“Luke’s and my grandmother, Pauline Mallett, was a prolific landscape painter,” Mallett said. “Our parents’ homes and the homes of our aunts and uncles are filled with her work. I found this painting that I guess had been discarded where she used a different style. It seemed like the center of attention was a sunset scene and it became the inspiration for ‘Gold Light.’ After I wrote it, I came across a quote from Ralph Waldo Emerson that I think I’d read before because it was similar to some of the lyrics. I think the idea kind of subconsciously influenced the song which I wrote really fast then got in the zone and tried to let it flow.”

The Malletts struck gold on “Gold Light” and Will Mallett says like everything they do, it’s the sum of their influences. For the Malletts, that means rock and roll, a little country, a little folk, a little John Prine-like Americana and a lot of family.

The Mallett Brothers Band has become one of Maine’s best-known over the last dozen years. What if the band had formed in Nashville instead?

Brothers Luke and Will Mallett spent a good part of their youth in Nashville where their father, singer and songwriter David Mallett, relocated the family during the 1980s.

I asked Will Mallett the hypothetical question what if you had stayed in Nashville and formed The Mallett Brothers Band there? How different would the band have sounded?

“I think about that a lot,” Mallett said. “I think we might have started the band earlier, but I also think we would have sounded a lot different. Part of what we enjoy about the group of musicians that has become The Mallett Brothers Band (Luke and Will, Wally Wenzel, Nick Leen, Brian Higgins and Andrew Martelle), and part of what draws people to the sound is that it’s not exactly like the country music you hear on the radio. The band reflects the influences of our members and we wouldn’t sound the same otherwise.”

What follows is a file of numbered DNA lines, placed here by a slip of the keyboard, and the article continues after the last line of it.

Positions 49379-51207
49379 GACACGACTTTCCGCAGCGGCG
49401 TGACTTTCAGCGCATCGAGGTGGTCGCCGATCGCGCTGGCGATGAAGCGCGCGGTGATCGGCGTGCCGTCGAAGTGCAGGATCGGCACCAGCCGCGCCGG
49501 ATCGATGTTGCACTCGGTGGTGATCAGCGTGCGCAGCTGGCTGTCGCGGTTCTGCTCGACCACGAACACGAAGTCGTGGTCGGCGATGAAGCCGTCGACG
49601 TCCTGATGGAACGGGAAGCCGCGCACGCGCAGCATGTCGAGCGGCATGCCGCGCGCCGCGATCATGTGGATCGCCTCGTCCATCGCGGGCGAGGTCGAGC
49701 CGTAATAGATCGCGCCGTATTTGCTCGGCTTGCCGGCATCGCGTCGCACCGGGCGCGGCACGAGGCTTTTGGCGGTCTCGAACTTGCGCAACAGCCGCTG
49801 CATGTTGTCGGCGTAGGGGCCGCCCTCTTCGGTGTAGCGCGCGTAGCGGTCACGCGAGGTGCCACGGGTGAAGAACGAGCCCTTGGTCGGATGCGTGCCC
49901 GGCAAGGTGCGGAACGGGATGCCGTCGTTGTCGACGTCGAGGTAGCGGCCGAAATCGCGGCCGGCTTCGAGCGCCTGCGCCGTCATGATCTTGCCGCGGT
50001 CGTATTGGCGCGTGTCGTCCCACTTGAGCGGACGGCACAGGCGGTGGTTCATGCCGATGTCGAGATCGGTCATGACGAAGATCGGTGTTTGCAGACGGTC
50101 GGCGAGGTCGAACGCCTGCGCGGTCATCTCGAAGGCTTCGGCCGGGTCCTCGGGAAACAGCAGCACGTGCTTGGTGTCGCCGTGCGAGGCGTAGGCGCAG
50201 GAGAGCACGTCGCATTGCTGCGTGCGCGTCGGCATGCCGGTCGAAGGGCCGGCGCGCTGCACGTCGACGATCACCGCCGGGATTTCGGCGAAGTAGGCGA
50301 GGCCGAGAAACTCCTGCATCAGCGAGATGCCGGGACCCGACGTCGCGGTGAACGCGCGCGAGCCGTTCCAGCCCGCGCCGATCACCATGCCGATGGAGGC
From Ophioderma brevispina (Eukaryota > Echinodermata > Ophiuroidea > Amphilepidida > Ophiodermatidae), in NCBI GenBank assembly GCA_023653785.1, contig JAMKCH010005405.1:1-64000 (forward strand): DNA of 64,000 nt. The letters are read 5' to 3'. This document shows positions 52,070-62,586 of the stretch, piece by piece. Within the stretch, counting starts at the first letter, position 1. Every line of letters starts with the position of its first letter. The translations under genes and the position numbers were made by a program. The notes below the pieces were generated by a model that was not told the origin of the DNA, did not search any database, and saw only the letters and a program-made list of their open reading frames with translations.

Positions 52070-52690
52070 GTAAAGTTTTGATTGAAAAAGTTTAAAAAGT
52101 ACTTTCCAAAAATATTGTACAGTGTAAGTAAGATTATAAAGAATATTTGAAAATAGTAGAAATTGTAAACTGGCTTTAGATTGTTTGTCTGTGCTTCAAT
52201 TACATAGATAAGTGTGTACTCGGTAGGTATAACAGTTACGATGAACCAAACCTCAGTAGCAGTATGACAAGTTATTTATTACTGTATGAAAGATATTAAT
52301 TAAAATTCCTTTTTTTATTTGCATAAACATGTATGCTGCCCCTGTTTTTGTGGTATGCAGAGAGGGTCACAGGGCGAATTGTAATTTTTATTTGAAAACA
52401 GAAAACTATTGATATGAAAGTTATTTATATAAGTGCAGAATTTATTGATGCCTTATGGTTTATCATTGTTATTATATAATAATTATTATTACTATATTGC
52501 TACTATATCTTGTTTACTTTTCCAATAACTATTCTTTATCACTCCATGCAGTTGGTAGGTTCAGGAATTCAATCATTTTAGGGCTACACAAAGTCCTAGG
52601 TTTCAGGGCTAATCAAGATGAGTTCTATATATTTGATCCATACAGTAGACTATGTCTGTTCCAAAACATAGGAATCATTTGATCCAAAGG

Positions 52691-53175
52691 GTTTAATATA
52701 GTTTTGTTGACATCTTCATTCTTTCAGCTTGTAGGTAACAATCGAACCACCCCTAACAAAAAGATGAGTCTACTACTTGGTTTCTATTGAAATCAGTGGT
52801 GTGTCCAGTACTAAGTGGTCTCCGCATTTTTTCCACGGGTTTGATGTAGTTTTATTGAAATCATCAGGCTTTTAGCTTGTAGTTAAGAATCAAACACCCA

Fans can bide their time until the next batch of Mallett Brothers Shows by listening to one of two live albums released by the band. “Live at the State Theatre” was a guest-fueled 10th anniversary show recorded in Portland and released in November 2020.

“We had as many guests that night as we could possibly pull in,” Will Mallett said. When we played the State Theatre last month, it was kind of the opposite of that. We kept it lean and mean and did the six-piece rock show.

“Live in Portland Maine” (released in 2019) was recorded at Port City Music Hall on a frigid Maine winter evening. Will Mallett says it was a memorable night for many reasons.

“Port City Music Hall was kind of our go-to hometown venue for a long time, so it was great to capture a show there. It was about 15 below zero that night and somehow the smoke alarm went off in the green room (laughs) and they had to evacuate everybody.”

The Mallett Brothers Band appears to be living their dream. They live their music and do what they want when they want, and prove that it’s still possible to live by art.

“We try to stay grateful for the opportunity we’ve had to do this,” Will Mallett said. “We started with a modest goal of getting a couple of gigs and we’re at the point where we’re doing it full time and we’re eternally grateful for that.”

Last modified on Friday, 28 January 2022 10:08